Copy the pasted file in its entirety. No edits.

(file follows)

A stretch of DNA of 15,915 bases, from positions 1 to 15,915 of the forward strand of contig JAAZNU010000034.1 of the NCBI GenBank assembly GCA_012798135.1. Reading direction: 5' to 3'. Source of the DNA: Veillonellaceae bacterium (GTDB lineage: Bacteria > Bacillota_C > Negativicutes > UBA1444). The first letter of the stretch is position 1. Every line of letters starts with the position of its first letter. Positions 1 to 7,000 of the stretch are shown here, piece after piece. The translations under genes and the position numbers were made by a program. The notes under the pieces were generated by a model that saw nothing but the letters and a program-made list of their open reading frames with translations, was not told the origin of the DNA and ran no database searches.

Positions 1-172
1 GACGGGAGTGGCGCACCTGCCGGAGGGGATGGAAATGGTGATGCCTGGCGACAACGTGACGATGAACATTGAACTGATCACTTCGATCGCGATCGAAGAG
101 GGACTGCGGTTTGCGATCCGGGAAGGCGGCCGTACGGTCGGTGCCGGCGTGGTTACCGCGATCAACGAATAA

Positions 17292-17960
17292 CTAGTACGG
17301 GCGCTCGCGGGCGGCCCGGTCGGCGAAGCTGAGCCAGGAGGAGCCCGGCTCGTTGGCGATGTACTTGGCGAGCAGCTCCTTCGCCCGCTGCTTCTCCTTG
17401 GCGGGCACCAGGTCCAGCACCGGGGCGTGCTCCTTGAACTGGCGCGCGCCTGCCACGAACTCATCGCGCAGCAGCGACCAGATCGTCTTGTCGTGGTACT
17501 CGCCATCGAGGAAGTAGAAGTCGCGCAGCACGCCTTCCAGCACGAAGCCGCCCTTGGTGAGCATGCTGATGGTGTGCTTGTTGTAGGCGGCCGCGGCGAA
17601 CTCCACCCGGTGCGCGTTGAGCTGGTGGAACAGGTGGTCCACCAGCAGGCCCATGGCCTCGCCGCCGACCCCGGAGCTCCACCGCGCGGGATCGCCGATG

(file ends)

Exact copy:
A stretch of DNA of 15,915 bases, from positions 1 to 15,915 of the forward strand of contig JAAZNU010000034.1 of the NCBI GenBank assembly GCA_012798135.1. Reading direction: 5' to 3'. Source of the DNA: Veillonellaceae bacterium (GTDB lineage: Bacteria > Bacillota_C > Negativicutes > UBA1444). The first letter of the stretch is position 1. Every line of letters starts with the position of its first letter. Positions 1 to 7,000 of the stretch are shown here, piece after piece. The translations under genes and the position numbers were made by a program. The notes under the pieces were generated by a model that saw nothing but the letters and a program-made list of their open reading frames with translations, was not told the origin of the DNA and ran no database searches.

Positions 1-172
1 GACGGGAGTGGCGCACCTGCCGGAGGGGATGGAAATGGTGATGCCTGGCGACAACGTGACGATGAACATTGAACTGATCACTTCGATCGCGATCGAAGAG
101 GGACTGCGGTTTGCGATCCGGGAAGGCGGCCGTACGGTCGGTGCCGGCGTGGTTACCGCGATCAACGAATAA

Positions 17292-17960
17292 CTAGTACGG
17301 GCGCTCGCGGGCGGCCCGGTCGGCGAAGCTGAGCCAGGAGGAGCCCGGCTCGTTGGCGATGTACTTGGCGAGCAGCTCCTTCGCCCGCTGCTTCTCCTTG
17401 GCGGGCACCAGGTCCAGCACCGGGGCGTGCTCCTTGAACTGGCGCGCGCCTGCCACGAACTCATCGCGCAGCAGCGACCAGATCGTCTTGTCGTGGTACT
17501 CGCCATCGAGGAAGTAGAAGTCGCGCAGCACGCCTTCCAGCACGAAGCCGCCCTTGGTGAGCATGCTGATGGTGTGCTTGTTGTAGGCGGCCGCGGCGAA
17601 CTCCACCCGGTGCGCGTTGAGCTGGTGGAACAGGTGGTCCACCAGCAGGCCCATGGCCTCGCCGCCGACCCCGGAGCTCCACCGCGCGGGATCGCCGATG